I have some more period mistakes for you. These have proven popular, so why not? The two for tonight are ones I have used in lectures many times, and they were in an article I did for American Furniture in 2002. (but that’s now 10 years ago – I guess I better stop thinking of that article as recent.)
First up, a nice chair/table from Plymouth Colony; probably late 17th century. Maple & oak. Looks good from here, right?
When I saw this years ago, I scootched down underneath it, and found this mortise chopped in the turned section.
It took me a while to understand it, but my guess is that the joiner did his mortising in the squared stock, then did his turned decoration.
In this case, the mortise was chopped in the wrong place, he went ahead & re-cut the proper mortise, then turned the stile as if nothing had happened. Didn’t plug it, patch it – nothing. Just left a gaping hole in the stile. I like it.
I got very excited when I deduced this order of work; mortising, then turning. So much so that I have done it that way in my shop ever since. Then, after about 6 years of doing it that way, I finally thought, “Great – now I’m taking lessons from some guy who couldn’t even get it right!” (and he was using maple…)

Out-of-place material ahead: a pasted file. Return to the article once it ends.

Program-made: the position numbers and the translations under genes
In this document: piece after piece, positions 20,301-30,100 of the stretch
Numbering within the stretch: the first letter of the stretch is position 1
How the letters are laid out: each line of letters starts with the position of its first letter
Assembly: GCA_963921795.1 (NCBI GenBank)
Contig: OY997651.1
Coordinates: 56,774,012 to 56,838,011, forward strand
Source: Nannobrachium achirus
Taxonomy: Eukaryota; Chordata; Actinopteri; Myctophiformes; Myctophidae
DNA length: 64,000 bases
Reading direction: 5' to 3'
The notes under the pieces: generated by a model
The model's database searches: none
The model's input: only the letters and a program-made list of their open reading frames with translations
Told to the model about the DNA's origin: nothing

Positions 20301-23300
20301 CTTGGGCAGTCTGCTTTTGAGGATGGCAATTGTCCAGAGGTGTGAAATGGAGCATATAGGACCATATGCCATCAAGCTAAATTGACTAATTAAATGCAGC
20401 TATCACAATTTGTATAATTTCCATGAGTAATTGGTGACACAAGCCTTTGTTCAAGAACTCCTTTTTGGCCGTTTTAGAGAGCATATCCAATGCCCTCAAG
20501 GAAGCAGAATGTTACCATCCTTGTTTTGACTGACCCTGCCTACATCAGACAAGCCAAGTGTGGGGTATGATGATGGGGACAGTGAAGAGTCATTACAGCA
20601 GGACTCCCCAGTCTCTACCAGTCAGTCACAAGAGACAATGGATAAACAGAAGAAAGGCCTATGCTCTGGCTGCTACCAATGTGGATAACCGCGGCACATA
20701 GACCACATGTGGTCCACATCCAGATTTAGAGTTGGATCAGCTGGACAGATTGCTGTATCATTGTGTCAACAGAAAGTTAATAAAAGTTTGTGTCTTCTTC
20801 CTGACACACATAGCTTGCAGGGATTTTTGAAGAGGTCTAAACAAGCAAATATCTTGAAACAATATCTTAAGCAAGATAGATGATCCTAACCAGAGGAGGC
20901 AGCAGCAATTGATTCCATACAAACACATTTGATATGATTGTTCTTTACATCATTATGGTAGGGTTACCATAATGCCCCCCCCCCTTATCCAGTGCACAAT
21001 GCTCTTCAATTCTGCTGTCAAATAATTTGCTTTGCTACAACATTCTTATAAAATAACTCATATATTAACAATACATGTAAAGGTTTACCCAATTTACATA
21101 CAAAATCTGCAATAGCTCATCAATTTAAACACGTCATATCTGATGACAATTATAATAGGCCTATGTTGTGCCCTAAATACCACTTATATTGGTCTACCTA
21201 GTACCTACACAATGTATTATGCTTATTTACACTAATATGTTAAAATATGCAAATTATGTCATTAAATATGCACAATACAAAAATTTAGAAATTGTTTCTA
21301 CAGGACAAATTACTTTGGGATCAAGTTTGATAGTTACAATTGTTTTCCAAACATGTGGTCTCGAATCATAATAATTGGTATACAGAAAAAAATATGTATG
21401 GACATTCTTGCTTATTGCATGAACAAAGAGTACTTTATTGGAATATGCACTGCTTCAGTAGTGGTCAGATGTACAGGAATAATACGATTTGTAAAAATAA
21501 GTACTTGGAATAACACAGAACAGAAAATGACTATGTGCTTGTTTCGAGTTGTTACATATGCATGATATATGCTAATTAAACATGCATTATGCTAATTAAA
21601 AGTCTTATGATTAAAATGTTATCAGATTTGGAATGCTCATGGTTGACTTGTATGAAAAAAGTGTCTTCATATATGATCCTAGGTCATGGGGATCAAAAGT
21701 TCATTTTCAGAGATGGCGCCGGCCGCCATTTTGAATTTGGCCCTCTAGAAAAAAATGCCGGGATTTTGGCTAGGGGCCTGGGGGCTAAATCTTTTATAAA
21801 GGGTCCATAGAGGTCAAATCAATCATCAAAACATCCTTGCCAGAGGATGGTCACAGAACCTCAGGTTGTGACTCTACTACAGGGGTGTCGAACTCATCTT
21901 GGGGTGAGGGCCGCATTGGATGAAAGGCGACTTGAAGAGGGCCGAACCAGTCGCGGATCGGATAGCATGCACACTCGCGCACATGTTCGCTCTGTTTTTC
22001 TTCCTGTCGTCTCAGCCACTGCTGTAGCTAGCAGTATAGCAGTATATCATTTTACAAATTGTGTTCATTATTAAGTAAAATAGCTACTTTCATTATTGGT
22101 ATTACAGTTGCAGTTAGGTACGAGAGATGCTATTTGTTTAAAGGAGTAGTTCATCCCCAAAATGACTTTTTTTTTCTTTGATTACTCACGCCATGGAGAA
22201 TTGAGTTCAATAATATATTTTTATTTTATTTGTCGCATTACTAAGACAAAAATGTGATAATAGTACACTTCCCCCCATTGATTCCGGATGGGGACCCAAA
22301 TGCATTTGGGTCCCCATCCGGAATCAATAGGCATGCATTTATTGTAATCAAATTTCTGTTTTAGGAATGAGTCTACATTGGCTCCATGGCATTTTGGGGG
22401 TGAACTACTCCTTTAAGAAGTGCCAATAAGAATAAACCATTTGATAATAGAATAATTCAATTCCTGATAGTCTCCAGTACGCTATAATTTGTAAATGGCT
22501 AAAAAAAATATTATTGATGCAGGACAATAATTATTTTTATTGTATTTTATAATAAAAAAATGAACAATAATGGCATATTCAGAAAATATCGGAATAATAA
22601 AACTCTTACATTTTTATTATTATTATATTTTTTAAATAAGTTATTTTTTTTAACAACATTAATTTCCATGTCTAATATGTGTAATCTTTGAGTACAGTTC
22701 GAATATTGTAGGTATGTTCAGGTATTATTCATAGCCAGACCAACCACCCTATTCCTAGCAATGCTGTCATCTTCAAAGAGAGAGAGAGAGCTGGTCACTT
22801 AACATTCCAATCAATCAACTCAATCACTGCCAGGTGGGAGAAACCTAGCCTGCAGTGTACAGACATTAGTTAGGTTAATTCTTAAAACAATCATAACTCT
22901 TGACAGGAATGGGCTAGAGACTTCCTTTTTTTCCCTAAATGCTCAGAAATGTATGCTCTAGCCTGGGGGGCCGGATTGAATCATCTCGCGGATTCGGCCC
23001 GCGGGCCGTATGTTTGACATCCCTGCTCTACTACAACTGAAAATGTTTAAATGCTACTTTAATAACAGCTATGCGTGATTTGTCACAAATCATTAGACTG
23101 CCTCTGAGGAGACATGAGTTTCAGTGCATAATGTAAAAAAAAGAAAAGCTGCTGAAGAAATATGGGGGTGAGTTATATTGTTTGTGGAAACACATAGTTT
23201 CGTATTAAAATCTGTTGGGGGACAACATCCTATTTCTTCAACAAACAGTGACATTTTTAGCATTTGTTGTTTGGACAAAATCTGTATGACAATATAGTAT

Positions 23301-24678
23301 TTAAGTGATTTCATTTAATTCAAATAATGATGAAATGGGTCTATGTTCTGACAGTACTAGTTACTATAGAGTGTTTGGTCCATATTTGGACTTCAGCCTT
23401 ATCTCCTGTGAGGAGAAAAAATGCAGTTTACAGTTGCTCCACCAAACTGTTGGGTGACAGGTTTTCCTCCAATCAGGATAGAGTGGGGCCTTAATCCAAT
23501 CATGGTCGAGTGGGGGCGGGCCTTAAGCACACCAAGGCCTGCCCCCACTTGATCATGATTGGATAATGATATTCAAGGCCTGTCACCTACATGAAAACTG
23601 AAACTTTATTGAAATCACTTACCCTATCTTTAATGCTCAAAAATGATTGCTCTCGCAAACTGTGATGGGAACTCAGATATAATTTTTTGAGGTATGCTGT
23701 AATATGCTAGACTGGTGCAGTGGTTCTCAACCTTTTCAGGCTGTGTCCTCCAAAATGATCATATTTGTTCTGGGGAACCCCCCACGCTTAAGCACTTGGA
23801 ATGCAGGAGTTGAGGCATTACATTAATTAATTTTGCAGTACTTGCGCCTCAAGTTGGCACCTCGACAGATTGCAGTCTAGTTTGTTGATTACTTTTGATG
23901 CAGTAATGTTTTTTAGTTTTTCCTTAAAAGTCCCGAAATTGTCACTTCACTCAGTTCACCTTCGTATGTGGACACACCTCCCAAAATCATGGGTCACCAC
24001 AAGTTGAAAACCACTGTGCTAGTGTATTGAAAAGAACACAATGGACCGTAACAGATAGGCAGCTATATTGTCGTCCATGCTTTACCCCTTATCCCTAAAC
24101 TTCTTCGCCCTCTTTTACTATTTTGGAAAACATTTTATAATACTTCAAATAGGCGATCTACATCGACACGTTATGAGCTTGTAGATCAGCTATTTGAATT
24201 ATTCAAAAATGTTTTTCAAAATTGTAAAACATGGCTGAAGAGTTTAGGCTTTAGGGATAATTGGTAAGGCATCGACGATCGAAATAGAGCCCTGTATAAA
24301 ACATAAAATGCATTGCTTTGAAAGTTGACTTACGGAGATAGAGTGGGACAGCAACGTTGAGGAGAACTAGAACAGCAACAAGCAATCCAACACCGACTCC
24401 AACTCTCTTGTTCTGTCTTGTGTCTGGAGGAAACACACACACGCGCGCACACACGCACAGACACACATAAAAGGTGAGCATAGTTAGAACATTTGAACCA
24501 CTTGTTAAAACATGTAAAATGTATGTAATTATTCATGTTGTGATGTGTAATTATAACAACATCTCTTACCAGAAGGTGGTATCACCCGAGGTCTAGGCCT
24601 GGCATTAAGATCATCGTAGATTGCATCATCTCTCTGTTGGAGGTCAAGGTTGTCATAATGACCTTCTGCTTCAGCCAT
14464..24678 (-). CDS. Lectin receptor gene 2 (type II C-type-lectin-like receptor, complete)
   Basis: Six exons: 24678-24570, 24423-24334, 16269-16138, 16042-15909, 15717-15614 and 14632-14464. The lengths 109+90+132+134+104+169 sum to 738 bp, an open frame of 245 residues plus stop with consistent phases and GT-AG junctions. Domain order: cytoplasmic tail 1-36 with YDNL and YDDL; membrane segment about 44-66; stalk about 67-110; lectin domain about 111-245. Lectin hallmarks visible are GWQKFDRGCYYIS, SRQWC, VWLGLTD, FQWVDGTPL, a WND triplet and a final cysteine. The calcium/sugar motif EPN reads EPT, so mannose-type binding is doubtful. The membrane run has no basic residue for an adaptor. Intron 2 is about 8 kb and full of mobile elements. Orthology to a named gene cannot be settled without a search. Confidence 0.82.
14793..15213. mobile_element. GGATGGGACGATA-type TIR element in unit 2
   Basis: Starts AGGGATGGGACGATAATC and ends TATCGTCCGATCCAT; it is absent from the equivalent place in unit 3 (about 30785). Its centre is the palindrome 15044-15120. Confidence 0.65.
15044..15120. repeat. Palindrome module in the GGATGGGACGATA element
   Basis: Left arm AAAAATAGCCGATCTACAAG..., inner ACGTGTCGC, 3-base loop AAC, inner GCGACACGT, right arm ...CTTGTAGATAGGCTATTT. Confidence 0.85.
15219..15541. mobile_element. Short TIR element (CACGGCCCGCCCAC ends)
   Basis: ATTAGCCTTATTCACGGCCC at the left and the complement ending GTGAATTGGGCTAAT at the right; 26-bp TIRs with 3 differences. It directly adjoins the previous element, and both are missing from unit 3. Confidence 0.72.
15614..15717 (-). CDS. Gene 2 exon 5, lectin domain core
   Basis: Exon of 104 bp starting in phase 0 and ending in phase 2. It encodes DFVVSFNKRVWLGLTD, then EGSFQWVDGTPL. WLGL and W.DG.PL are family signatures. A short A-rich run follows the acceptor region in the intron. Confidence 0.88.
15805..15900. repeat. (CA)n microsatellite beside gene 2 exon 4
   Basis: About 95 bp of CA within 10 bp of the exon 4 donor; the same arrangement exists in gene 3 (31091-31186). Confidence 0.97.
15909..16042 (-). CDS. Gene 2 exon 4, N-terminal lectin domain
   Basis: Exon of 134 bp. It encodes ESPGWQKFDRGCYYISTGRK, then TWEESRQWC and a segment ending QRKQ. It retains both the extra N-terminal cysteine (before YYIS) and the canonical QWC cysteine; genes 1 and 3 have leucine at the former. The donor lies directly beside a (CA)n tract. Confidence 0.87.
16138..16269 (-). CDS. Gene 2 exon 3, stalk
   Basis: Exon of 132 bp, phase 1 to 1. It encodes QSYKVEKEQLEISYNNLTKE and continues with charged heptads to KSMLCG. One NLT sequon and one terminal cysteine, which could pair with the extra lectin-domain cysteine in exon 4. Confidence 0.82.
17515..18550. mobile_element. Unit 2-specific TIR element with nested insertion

At least this next one is oak…
This side view of a small cabinet shows a nice crack where the upper hinge is nailed onto the case. Being a semi-coherent joiner, the guy skipped the nail that lined right up with the crack; leaving that hinge with just 3 nails to hold it in place. I couldn’t decide whether the crack stemmed from boring & nailing the hinge in place, or nailing the top board down onto the ends of the sides. Either could have split the 3/8” -1/2” thick stock.
But, open the door to the cabinet & you see that the joiner, just to be safe, took the extra nail & drove it through the edge of the cabinet side, effectively closing the crack. It’s held since 1679. not bad.
Here’s a detail:
So these are some of the reasons why I don’t get too worried about woodworking. It’s easy once you relax…and then, whoops.